A simple example of what an object-oriented Namespace in the Popper Engine can look like.
Normally in Java to maintain state you would obtain a lock, have multiple threads, and put it in a queue waiting for its turn to access the state, during which time it is eating up CPU.
Alexandros notes how Scala, being a polyglot language — supporting functional, object-oriented, or actor-model programming paradigms — means that you can quickly end up with “spaghetti code” if you try to mix all of those together.
So he splits out different design patterns. In the example above he has an object with state and methods to operate on the state.
Yet Popper also has functions, which have no side effects and referential transparency:
An example of a function in the Popper Engine written in Scala.
But Scala also supports an Actor context, where you can pretend all of your code is running in a single thread:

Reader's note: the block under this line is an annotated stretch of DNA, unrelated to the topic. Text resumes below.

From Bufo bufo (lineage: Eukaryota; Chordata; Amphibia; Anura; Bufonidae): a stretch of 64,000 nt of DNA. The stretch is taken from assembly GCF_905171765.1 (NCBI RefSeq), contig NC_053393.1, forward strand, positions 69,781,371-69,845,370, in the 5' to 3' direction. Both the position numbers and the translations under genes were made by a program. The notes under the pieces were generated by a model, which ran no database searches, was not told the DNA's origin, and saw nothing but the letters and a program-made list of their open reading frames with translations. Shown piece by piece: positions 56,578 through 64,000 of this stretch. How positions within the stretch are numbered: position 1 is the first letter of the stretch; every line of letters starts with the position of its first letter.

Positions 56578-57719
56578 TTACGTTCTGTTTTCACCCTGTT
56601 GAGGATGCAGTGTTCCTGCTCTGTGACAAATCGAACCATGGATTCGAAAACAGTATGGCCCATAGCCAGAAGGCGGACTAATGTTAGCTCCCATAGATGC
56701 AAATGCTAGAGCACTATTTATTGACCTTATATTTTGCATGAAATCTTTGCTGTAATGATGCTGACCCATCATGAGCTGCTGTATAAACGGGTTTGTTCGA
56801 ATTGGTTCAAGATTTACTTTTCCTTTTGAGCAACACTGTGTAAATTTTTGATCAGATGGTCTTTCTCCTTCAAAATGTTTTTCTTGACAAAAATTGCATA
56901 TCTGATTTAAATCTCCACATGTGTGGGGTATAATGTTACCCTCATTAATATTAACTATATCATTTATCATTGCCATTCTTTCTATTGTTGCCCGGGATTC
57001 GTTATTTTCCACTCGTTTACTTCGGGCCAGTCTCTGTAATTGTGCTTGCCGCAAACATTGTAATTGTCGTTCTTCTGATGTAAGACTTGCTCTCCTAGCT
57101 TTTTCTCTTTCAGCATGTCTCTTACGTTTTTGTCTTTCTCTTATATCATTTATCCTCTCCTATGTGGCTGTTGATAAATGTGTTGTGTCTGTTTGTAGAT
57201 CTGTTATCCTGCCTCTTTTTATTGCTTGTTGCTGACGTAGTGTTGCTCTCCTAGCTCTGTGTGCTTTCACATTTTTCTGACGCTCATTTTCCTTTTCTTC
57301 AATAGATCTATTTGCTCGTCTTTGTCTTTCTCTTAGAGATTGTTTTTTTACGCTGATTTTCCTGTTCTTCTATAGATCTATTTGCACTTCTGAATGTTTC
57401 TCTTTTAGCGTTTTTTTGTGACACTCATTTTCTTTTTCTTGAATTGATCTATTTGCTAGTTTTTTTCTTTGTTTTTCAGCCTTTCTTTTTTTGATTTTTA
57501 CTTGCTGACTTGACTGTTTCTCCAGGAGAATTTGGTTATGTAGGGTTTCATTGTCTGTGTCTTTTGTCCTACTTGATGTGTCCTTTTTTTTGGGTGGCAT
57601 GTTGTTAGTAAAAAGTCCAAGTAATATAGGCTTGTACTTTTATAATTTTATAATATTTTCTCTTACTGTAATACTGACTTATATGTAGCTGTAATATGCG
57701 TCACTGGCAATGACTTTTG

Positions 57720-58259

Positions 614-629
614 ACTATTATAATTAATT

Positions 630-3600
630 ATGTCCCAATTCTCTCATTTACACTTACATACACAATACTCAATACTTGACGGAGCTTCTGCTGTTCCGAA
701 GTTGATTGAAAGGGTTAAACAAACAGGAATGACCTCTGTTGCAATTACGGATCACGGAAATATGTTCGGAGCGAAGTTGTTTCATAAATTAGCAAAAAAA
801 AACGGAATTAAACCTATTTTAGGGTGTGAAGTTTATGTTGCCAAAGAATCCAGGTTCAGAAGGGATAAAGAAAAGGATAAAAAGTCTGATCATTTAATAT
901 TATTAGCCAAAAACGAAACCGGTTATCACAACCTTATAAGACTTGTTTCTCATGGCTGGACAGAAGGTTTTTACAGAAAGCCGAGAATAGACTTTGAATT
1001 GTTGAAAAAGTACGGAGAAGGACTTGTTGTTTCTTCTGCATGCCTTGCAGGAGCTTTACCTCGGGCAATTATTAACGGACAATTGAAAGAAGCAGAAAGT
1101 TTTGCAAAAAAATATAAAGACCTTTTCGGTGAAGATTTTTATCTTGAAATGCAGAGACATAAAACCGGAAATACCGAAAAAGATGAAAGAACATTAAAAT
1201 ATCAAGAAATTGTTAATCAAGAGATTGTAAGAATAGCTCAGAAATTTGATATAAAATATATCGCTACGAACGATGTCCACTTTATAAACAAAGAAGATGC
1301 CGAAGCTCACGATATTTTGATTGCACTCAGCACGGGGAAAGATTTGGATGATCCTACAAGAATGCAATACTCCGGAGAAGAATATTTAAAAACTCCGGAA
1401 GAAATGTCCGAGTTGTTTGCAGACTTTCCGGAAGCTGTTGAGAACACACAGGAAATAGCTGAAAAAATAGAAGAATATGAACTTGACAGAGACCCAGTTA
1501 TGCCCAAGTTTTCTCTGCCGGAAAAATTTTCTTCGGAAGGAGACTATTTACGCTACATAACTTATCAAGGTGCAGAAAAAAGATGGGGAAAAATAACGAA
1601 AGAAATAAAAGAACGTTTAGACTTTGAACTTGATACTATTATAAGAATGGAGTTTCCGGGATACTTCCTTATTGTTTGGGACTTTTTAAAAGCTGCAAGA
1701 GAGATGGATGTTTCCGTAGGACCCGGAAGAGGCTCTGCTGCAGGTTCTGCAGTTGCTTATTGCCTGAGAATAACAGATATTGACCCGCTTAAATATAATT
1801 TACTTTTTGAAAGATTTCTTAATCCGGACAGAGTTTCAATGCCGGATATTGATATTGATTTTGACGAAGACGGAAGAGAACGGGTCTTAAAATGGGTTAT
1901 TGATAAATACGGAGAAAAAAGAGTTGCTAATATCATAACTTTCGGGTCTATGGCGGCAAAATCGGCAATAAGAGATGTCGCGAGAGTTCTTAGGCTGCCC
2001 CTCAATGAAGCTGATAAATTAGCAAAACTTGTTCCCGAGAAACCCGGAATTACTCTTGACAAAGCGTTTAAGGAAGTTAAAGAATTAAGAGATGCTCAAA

Actor context for the Popper Engine, also written in Scala.
To effectively use these different design paradigms, developers should want to keep them in different namespaces and leverage the type system to model a domain.
Developers will also need to understand the JVM and its proclivities, such as Garbage Collection. But, Alexandros pointed out, you may at times also need to drop down to mutable states and primitives. You can do a lot with Scala, so it is best to know and set your boundaries.
ScyllaDB on AWS
Tubi runs its server cluster on 4x i3.4xlarge instances with a replication factor of 3. This is connected to two clients supporting its Popper and analytics API, and two supporting data input from Kinesis. All four of these clients run on c5.2xlarge instances.
One of the many things that Alexandros appreciates about ScyllaDB is its lack of JVM. “I know how to do JVM tuning but I don’t want to spend my time doing this. I want to spend my time building applications.”
“I know how to do JVM tuning but I don’t want to spend my time doing this. I want to spend my time building applications.”
— Alexandros Bantis
Another aspect of ScyllaDB he appreciated was the read latency at peak. Tubi is often getting bursty traffic. Even during those peak times he was seeing sub-millisecond average latencies and P99s of 4 to 8 milliseconds. “So it’s super fast.”